I tend to eat safe foods: steaming hot or dry (like bread). Moist, room temperature foods are the worst. In a developing country avoid foods like salad and cold meat. Also avoid milk products unless you can be certain they were pasteurized. Beer and wine should be fine, but alcohol diluted with water or ice could be a problem. Even fruit juices served in a glass could be diluted with contaminated water.

Medications like Prilosec reduce stomach acid and put you at higher risk for traveler’s diarrhea. Just in case you needed some extra incentive to be careful…

AP article recommending travel insurance

Here’s a good AP article on travel insurance, basically recommending that you buy travel insurance for expensive trips and travel medical insurance when you go abroad. There are also tips on where some policies may be lacking (for example if you cancel because of a sick parent you’re not necessarily covered) and website links for further reading on insurance.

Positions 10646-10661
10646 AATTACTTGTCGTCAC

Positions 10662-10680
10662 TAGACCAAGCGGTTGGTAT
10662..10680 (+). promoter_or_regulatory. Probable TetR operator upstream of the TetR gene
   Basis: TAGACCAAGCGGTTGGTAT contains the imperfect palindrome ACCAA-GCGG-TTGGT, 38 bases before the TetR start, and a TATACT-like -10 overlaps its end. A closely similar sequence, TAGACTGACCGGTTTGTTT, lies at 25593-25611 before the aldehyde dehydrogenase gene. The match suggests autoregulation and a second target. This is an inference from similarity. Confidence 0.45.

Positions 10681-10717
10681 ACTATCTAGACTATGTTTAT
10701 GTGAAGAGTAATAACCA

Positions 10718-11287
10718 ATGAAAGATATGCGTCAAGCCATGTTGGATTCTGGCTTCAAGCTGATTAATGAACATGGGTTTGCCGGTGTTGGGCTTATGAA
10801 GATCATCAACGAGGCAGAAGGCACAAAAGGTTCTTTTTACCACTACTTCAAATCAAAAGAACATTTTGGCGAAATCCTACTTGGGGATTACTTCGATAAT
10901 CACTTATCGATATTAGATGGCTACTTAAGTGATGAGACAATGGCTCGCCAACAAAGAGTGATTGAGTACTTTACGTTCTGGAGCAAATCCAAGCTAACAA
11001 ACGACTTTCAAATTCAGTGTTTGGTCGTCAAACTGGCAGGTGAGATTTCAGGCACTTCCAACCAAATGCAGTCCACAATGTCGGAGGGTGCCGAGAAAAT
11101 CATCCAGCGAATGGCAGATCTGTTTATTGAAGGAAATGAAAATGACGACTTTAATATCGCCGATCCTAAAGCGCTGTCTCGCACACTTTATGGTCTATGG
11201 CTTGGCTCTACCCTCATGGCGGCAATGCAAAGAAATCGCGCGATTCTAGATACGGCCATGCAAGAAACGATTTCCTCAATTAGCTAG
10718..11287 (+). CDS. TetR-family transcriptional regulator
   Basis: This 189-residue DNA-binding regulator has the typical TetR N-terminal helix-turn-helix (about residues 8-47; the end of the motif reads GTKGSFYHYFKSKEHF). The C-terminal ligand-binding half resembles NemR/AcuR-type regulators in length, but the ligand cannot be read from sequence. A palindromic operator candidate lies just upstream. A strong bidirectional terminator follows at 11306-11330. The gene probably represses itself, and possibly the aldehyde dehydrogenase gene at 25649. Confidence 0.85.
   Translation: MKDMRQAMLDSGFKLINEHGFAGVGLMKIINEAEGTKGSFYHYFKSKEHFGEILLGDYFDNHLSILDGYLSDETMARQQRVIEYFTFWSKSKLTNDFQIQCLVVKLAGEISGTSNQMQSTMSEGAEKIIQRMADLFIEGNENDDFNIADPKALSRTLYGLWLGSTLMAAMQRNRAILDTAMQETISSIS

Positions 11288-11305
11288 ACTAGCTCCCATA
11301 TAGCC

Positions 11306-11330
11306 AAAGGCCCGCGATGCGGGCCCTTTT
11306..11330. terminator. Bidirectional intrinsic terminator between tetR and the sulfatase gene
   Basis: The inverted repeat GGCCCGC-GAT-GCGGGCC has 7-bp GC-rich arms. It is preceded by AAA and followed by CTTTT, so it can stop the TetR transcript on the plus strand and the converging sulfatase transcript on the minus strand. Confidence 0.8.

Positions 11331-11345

Medical tourism for Thailand and India

Here’s an interesting article from New Zealand that says more people are traveling for medical care (medical tourism). It says that India and Thailand are likely to benefit from this trend. It can also be discussed on my health message board.

Types of travel insurance

The ads are a bit irritating but the information in this article about different types of travel insurance is worth reading. Here’s a sample:

Comprehensive Coverage

A travel insurance policy usually offers two types of coverage: trip cancellation and/or interruption and emergency medical evacuation. Reimbursements for lost baggage or trip delays are nice if they come bundled with trip cancellation/interruption or emergency medical evacuation, but they’re usually not good buys on their own. Generally, a comprehensive travel insurance policy will cover every need you can anticipate and costs 5 to 7 percent of the price of your trip, so a vacation package valued at $US5,000 can be insured for $US250 to $US350, and is well worth the piece of mind.

It’s also possible to buy year-round policies. Frequent travelers can buy insurance for a length of time, rather than for a certain trip. I’m told it can be quite inexpensive (sometimes less than $100 USD per year). Always read the policy for any limitations and exclusions that may apply.